Friday, July 14, 2017By:
This week marked the first week of the Summer Teacher's Institute at NIST. Everyone seems so eager to learn and bring back to their classrooms, and it reminds me somewhat of the workshops and events I helped host at various joint meetings for AAPT and SPS in Texas' zone 13. It's a familiar, almost cozy kind of feeling- meeting new people and getting to know a bit about them, sharing primarily a strong connection in wanting to better learn how to disseminate science knowledge throughout the community. Working with them all has made me reflect on my time in school somewhat, and I realize that most of my interest in science came from my high school physics teacher. The memory serves to reiterate just ow important it is for educators to be not only fluent, but passionate in what they are teaching in order to foster the kind of interest that would lead someone like I was to put so much effort into something like physics.
I've spent only slightly less time with the teachers themselves this week as I have my fellow intern's labs, learning about what they do and the sort of failities it takes to do it. NASA is a long heralded motherland for amateur science nerds and STEM professionals alike, and being able to tour the grounds is an incredible experience. NIST is similarly a quasi-utopian world of research and knowledge that feels so very on the cusp of something new every time you hear a rumor foating down the hall. It feels so dense with knowledge and so ingrained with the community that it's hard to imagine how anyone outside the walls of the campus could feel that what goes on there seems so mundane.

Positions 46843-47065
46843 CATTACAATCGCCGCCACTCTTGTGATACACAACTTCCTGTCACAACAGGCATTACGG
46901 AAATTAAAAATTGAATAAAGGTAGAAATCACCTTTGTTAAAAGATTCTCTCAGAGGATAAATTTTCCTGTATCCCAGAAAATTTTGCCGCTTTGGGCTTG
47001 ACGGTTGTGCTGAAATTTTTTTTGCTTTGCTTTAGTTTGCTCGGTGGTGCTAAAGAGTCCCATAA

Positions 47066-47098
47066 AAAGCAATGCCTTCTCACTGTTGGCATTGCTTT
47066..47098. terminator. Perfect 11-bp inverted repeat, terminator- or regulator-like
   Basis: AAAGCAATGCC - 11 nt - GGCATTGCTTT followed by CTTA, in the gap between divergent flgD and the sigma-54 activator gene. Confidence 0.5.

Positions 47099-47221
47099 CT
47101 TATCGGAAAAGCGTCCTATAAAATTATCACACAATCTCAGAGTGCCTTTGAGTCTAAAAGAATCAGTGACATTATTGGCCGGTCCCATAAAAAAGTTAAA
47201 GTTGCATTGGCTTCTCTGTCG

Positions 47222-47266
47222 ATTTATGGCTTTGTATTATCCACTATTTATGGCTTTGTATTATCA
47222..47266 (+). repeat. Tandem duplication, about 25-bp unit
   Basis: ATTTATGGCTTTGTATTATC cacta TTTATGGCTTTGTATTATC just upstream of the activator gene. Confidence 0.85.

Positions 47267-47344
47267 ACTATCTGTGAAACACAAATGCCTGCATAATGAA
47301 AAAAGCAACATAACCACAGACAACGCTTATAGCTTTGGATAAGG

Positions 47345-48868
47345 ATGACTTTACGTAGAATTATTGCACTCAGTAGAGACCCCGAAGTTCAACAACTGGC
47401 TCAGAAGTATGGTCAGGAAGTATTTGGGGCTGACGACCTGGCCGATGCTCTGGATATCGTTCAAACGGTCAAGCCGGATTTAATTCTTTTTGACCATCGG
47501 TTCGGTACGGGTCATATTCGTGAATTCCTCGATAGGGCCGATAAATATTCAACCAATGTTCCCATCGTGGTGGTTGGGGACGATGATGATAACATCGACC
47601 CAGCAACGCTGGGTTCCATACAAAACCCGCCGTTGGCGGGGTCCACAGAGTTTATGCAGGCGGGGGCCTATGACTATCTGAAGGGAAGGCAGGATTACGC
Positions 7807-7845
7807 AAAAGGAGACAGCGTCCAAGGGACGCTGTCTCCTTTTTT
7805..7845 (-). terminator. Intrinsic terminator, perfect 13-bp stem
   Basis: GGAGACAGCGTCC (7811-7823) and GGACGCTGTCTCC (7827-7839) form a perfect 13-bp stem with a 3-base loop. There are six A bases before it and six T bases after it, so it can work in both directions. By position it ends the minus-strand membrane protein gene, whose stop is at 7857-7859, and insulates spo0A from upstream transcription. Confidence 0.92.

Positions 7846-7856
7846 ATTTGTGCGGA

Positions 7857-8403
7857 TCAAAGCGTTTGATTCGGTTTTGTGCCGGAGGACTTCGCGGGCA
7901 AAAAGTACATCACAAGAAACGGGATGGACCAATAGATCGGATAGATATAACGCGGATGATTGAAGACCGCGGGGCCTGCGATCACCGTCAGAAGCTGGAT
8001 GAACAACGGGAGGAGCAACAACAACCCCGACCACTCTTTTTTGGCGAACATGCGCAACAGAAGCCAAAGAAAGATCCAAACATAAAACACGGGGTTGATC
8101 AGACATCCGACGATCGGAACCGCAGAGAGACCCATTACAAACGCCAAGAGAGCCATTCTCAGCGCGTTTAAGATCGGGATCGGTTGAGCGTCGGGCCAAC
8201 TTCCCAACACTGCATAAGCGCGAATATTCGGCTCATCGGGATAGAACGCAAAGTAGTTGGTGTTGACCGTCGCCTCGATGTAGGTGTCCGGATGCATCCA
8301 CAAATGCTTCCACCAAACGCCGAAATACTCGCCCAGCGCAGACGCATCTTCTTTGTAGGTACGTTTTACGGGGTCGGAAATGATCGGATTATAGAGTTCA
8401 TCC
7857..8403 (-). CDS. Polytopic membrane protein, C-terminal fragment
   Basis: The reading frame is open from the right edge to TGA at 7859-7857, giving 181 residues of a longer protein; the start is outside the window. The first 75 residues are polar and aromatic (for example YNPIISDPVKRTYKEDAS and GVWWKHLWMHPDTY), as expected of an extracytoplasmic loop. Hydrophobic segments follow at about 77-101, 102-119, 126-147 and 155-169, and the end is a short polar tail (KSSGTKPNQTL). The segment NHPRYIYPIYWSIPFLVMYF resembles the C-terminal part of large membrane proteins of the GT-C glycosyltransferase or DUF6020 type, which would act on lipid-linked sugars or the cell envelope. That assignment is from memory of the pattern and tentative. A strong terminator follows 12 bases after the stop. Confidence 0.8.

I'm currently trying the best I can to be useful to both NIST and the Society of Physics Students while my time remains separated between the two. I can feel my August deadline hanging over me heavily and I can only hope that I can manage to deliver what I hoped to since the beginning of the summer. The effort is no doubt tiring, but if I can say I've made a worthwile contribution to my placement sites then that's the only thing that counts.
Thank you to the Lee College chapter of the Society of Physics Students, who have remained and grown in my absence to a small sub-community within their own campus that would make any physics department proud.